Somehow, I don't get fascinated by conservatives saying stupid, vile things any more. I mean, I always thought Ann Coulter was boring, and while I didn't mind people giving her a close reading to see what was wrong with every phrase, the motivation just wasn't there. What she was writing was signal of a sort, but the lack of facts and connection made it no fun. And I bet the people who gave her a close reading weren't just doing it out of a sense of duty-- I expect they were driven by fear and anger.
However, even if the awful conservative piece is reasonably short and coherent, I might read it if it shows up in two or three places that I'm reading, but it's not a big deal to me. They're out of power, and they keep saying that sort of thing.
On the other hand, I'm tired of people being surprised when a conservative says something sensible. Sometimes conservatives say sensible things. They aren't aliens, and they aren't simply evil, and conservatives saying the occasional sensible thing has happened often enough that it shouldn't be news.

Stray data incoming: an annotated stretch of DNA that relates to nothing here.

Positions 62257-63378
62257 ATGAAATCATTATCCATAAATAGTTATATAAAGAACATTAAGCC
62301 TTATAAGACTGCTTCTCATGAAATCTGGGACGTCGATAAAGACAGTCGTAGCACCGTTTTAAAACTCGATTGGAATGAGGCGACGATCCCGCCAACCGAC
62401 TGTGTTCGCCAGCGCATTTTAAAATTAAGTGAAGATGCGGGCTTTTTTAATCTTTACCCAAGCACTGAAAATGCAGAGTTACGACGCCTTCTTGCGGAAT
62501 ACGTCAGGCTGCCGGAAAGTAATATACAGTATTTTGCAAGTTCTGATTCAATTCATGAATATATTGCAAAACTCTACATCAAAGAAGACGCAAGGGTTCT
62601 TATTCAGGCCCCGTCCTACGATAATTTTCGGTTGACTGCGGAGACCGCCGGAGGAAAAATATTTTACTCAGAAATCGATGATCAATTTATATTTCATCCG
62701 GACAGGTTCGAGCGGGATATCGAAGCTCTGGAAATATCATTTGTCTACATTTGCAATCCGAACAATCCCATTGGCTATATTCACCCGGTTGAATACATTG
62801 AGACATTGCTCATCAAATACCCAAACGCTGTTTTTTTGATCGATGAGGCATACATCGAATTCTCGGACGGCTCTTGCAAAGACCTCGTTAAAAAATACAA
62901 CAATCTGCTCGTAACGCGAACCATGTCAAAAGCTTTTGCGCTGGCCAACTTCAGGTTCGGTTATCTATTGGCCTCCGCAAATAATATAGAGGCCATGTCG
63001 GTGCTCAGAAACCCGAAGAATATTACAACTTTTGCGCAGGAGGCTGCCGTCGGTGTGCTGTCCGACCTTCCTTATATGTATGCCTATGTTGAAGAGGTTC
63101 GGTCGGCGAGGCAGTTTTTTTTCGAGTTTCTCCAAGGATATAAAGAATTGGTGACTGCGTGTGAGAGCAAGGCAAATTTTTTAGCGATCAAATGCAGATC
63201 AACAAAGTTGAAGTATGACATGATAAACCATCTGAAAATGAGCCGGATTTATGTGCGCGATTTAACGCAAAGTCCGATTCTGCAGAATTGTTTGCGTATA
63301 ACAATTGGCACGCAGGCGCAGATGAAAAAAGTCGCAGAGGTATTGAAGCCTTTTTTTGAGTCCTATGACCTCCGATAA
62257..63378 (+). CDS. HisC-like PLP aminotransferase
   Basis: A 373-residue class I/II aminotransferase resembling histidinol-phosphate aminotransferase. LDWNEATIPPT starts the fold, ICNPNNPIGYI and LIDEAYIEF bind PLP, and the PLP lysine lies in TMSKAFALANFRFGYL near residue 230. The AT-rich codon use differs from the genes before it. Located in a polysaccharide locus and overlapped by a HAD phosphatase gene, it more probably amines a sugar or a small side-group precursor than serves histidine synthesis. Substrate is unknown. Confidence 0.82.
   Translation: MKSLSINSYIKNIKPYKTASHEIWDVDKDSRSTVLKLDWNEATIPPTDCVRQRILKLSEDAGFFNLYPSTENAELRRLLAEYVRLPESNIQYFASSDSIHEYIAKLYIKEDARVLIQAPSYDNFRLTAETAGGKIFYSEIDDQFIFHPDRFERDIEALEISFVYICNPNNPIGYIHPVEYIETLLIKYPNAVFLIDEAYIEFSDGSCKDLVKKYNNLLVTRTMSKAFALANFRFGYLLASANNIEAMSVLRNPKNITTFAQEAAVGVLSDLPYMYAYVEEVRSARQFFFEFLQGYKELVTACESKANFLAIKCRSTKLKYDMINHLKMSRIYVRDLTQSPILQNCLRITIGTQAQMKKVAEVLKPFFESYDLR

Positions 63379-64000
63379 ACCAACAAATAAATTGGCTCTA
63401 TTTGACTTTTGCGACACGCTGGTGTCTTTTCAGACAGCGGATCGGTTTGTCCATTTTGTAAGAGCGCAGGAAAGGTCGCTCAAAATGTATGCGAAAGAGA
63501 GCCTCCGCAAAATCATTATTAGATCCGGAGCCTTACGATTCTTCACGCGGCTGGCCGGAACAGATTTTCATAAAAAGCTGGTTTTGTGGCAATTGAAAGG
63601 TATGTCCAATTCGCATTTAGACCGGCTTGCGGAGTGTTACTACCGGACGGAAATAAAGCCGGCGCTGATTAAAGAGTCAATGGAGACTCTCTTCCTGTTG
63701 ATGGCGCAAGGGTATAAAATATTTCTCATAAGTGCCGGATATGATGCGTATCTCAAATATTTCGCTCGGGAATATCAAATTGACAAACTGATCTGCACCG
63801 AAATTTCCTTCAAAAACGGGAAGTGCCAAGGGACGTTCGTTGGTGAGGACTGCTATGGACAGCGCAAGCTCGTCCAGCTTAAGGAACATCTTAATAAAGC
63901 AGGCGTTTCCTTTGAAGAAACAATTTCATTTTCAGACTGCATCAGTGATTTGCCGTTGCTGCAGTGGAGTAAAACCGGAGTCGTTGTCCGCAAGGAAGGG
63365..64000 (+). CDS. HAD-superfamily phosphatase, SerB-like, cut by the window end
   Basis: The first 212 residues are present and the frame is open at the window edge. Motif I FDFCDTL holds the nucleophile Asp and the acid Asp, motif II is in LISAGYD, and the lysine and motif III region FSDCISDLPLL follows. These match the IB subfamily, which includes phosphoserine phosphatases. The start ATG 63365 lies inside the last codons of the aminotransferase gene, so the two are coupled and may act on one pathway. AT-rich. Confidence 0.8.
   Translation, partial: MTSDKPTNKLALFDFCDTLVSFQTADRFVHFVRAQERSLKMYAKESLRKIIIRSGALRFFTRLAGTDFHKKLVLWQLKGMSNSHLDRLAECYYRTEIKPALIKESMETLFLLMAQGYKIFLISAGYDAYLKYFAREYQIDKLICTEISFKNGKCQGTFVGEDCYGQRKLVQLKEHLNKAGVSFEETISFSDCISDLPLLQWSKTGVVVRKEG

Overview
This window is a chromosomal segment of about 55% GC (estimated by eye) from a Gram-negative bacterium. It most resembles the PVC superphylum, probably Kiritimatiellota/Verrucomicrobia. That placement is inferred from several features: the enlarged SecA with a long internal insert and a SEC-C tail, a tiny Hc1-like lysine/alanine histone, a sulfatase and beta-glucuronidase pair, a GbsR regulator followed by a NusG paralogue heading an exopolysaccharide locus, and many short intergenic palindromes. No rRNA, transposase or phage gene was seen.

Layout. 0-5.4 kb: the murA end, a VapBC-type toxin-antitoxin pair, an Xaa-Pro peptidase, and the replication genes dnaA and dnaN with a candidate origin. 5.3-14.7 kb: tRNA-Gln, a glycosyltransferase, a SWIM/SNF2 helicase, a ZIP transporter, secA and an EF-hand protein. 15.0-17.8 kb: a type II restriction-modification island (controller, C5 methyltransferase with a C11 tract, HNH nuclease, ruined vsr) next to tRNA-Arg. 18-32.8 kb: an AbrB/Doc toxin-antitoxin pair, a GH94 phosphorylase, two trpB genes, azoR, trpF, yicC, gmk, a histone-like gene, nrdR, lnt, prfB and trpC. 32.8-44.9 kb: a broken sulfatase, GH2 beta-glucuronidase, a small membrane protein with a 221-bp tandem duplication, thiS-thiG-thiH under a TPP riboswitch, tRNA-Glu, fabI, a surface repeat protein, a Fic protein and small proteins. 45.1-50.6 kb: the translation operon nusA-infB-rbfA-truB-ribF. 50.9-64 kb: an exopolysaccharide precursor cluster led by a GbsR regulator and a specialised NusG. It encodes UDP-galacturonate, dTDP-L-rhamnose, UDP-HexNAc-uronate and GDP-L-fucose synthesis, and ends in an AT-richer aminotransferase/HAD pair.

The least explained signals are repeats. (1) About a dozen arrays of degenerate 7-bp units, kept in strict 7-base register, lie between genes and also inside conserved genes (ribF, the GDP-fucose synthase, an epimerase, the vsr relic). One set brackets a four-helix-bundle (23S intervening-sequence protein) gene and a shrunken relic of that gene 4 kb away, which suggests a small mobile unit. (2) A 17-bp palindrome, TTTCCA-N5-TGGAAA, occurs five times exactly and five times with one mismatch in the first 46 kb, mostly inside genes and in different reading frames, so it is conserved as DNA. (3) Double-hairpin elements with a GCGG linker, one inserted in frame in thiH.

Now, when I say I'm tired of this, that, and the other thing, I don't just mean I'm having an emotion. I mean that I want other people to have the same emotion, and act in a way that will quit cluttering up my environment with their inconvenient reactions, even though rationally speaking I know perfectly well that I didn't get bored with yet another godawful quote from a conservative until I personally got bored with it.
So, if anyone would care to talk about it, when you express an emotion, do you want other people to go along with it? To feel that their contrary emotions are wrong or bad? If someone else expresses an emotion contrary to one of yours, do you wonder (or possibly conclude) that you're wrong for feeling what you're feeling?
bruceb, if you're still interested in writing that piece about being the odd one out, I'm still interested in reading it.